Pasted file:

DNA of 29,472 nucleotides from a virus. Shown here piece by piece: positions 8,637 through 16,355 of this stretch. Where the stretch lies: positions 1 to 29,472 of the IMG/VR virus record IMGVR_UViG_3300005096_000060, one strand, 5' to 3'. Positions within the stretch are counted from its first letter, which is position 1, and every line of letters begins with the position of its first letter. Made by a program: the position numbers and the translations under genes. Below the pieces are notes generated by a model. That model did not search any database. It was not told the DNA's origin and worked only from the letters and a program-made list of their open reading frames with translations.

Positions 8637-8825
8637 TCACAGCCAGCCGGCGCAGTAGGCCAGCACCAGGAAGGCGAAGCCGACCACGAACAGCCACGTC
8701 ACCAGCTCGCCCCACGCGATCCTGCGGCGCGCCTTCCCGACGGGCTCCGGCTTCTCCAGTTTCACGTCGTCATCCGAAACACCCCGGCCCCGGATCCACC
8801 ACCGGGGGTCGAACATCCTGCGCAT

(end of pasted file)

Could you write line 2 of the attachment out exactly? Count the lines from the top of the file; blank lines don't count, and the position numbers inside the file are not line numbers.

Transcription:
Positions 8637-8825